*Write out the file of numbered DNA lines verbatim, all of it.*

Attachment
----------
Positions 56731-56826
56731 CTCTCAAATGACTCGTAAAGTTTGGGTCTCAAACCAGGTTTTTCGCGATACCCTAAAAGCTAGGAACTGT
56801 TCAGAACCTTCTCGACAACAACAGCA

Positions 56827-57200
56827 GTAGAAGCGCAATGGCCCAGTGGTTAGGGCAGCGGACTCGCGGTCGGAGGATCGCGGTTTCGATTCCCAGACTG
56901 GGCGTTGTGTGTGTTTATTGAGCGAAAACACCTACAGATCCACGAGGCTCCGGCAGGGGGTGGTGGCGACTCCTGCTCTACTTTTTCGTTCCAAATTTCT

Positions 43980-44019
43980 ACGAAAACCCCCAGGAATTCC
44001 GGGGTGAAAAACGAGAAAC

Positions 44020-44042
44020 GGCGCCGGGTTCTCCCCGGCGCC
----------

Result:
Positions 56731-56826
56731 CTCTCAAATGACTCGTAAAGTTTGGGTCTCAAACCAGGTTTTTCGCGATACCCTAAAAGCTAGGAACTGT
56801 TCAGAACCTTCTCGACAACAACAGCA

Positions 56827-57200
56827 GTAGAAGCGCAATGGCCCAGTGGTTAGGGCAGCGGACTCGCGGTCGGAGGATCGCGGTTTCGATTCCCAGACTG
56901 GGCGTTGTGTGTGTTTATTGAGCGAAAACACCTACAGATCCACGAGGCTCCGGCAGGGGGTGGTGGCGACTCCTGCTCTACTTTTTCGTTCCAAATTTCT

Positions 43980-44019
43980 ACGAAAACCCCCAGGAATTCC
44001 GGGGTGAAAAACGAGAAAC

Positions 44020-44042
44020 GGCGCCGGGTTCTCCCCGGCGCC